Unions will be key to ensuring security for a generation that has already been let down by the economy, writes Ben Campbell
It is easy to become distracted by rose-tinted memories of the 20th century as a relatively golden age of economic equality and social mobility. They do, however, hold a basic truth. This came in the form of a generational bargain which dictated that each generation would be wealthier than the one that preceded it. That whatever the political whims of the day, parents could rest easy in the knowledge that their children will be better off than them. Evidence suggests that this may no longer be the case.
Ostensibly the current economic outlook is positive. Unemployment is at an all-time low and gross domestic product (GDP) grows every year as we seemingly grow richer and richer. This fails to paint an accurate picture. Wages have grown 19 per cent since 2008 but the prices we pay for goods and services has risen by 25 per cent in the same period. Such anaemic growth means it could be years before real wages return to pre-recession levels.
High house prices have also played a part in the demise generational prosperity’s upward curve. In the 20-year period to 2015/16 net family income for 25- to 34-year-olds grew by 22 per cent whilst house prices increased by a staggering 152 per cent. It surely can be no coincidence that such a downturn for working people has corresponded with a decline in the membership and political power of trade unions.
Although membership levels have increased slightly this year, unions experienced an unprecedented downturn in 2017, haemorrhaging 275,000 members – the biggest drop on record. Current membership stands at 6.23 million; to put this into context around 13 million workers belonged to trade unions in the late 1970s. So straightaway their influence over national policy is weakened in a simple numbers game. Combine this with the limitations set by legislation such as the Trade Union Act of 2016 which heightened the voting threshold for strike action. The impact has been predictable – with the number of striking workers last year falling to its lowest since 1893, despite the worst period of wage growth since 1815.
This trend of fortune appears to be spreading around the western hemisphere. In the United States, the supreme court decreed that it was unconstitutional to charge non-union members for the benefits of collective bargaining. Despite low memberships, trade unions in France wielded great power through their ability to whip up public backing for their cause. Such sentiment seems to have dissipated quickly this time round. For example, polls showed a small majority believed that a strike by railway workers in spring of this year was unjustified. The lack of a united front has allowed President Macron to hammer through the kind of sweeping employment reforms that were always out of his predecessor’s reach. Debating the merits of these reforms is for another day. It is clear, however, that unions are at their weakest when we need them most.
In the UK, not only is wage growth stubbornly slow but the very nature of work is radically changing. Part of the decline in union members can be put down to a shift from manufacturing jobs to the burgeoning services sector which is chronically under-unionised. These new jobs are often insecure. Trade Union Congress figures published earlier this summer showed that one in nine UK workers or 11.9 per cent of the workforce are in precarious forms of employment. Research published by the Department for Business, Energy and Industrial Strategy has studied the impact of the much publicised gig economy. The report concluded that if individuals relied on this form of work for their primary source of income; ‘They are potentially vulnerable to fluctuations in working time and therefore pay levels, short notice of work schedules, and suffer from a degree of precariousness in terms of a lack of employment rights’.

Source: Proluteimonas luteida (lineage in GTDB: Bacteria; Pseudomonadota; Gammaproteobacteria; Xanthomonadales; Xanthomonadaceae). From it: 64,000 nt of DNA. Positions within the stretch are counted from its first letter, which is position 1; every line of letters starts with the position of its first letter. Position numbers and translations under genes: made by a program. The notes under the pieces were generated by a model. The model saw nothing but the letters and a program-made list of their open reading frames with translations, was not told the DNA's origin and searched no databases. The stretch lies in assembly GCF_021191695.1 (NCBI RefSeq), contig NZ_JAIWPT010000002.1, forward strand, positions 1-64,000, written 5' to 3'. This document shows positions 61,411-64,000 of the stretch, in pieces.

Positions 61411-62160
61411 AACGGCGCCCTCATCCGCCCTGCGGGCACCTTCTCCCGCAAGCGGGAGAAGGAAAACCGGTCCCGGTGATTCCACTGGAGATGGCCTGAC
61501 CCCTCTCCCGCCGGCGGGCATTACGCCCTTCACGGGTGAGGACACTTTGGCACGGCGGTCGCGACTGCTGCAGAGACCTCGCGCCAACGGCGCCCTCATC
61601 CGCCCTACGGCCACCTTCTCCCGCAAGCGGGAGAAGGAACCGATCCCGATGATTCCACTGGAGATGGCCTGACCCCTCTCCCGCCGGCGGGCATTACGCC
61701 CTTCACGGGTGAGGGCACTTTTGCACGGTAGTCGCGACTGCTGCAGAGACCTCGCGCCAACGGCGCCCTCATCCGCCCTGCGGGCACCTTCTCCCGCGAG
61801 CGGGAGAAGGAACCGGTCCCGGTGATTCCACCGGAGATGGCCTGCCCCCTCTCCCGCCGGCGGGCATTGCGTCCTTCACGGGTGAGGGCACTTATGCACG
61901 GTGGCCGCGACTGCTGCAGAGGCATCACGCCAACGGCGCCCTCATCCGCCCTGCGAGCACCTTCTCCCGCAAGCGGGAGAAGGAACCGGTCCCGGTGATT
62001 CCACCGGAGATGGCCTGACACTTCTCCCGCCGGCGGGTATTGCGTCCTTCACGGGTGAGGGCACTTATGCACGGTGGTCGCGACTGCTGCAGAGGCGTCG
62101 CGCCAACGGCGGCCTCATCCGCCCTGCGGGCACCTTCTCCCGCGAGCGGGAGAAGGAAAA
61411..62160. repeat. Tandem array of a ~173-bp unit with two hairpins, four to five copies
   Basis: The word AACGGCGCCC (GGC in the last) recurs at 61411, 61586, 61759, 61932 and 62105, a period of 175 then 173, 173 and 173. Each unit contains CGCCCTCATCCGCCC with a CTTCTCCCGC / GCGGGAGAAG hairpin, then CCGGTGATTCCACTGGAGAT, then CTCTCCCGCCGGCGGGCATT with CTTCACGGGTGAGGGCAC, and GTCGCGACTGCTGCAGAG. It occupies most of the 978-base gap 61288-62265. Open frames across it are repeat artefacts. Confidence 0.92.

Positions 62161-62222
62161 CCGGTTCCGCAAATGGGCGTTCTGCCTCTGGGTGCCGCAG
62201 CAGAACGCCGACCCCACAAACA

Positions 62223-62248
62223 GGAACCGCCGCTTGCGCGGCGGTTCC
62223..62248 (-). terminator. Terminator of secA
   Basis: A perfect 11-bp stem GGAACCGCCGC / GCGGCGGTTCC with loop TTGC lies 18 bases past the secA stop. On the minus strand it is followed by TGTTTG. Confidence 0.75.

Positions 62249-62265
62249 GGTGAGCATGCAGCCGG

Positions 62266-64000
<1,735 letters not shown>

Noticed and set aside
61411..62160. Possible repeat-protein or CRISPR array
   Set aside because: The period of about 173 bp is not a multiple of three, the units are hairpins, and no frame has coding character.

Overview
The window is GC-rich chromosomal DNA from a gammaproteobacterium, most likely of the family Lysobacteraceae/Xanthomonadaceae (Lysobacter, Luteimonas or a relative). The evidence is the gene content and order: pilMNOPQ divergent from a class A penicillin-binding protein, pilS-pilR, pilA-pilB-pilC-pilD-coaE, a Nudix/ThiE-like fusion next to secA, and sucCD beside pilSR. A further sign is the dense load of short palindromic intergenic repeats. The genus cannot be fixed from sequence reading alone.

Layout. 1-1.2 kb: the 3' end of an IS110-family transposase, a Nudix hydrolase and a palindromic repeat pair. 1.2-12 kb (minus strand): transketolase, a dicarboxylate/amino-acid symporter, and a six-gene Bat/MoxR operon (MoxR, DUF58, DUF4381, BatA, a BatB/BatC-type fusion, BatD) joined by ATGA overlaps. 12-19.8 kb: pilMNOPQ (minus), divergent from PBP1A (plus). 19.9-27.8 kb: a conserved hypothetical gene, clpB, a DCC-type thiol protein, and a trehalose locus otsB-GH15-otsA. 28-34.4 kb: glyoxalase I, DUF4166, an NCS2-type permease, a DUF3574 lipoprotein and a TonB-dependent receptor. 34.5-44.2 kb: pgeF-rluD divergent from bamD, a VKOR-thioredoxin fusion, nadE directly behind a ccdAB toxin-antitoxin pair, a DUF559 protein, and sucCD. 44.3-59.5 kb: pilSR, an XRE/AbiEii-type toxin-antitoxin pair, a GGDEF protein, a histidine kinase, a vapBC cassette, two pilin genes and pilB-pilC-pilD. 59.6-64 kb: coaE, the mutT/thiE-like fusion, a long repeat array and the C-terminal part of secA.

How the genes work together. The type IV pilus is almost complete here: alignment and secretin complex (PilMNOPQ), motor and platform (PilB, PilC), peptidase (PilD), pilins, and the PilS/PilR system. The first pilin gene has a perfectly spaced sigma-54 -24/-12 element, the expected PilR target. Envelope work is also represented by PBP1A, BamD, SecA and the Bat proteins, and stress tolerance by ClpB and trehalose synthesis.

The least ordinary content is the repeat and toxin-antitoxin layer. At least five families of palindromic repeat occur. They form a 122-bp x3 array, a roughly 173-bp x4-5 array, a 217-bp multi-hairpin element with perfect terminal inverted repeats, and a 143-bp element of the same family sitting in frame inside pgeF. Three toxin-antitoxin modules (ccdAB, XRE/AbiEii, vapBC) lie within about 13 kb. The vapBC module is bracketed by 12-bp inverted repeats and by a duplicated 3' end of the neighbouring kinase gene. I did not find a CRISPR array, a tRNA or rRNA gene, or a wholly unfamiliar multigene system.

There’s a technological aspect to this too. The Bank of England’s chief economist Andy Haldane warns that advancements in artificial intelligence and automation means thousands of UK workers could face unemployment. A report by the Mckinsey Global Institute estimates that as many as 800 million jobs could be lost around the world by 2030. Apocalyptic visions of the future may turn out to be unwarranted. For instance, the expanding services sector might ‘soften the blow’ of these losses, but there can be no denying though that the working landscape is shifting extensively. Working voices must be heard as we enter a time where lifetime jobs are heading for extinction and insecure, short term work becomes the new normal.
These issues demonstrate a key challenge going forward not just for the trade union movement but the centre-left as a whole: to address the concerns of the working-class voters who once formed the core of its vote. Feelings of uncertainty and resentment in a globalised world have made western elections increasingly volatile. Concerns therefore, have often manifested in sharp lurches to the right.
Dissatisfaction with modern economies has seen centre-left parties faltering in the polls and in need of a new direction. Urgently, we must make sure that the experiences of working people are represented in national policymaking during a time of unprecedented change.
On the foremost political issue in the eyes of a voter, the Clinton campaign of 1992 made it clear that: ‘It’s the economy stupid’. Nearly 30 years later, this is still the case – and people are not happy with what they see.
Ben Campbell is a writer.
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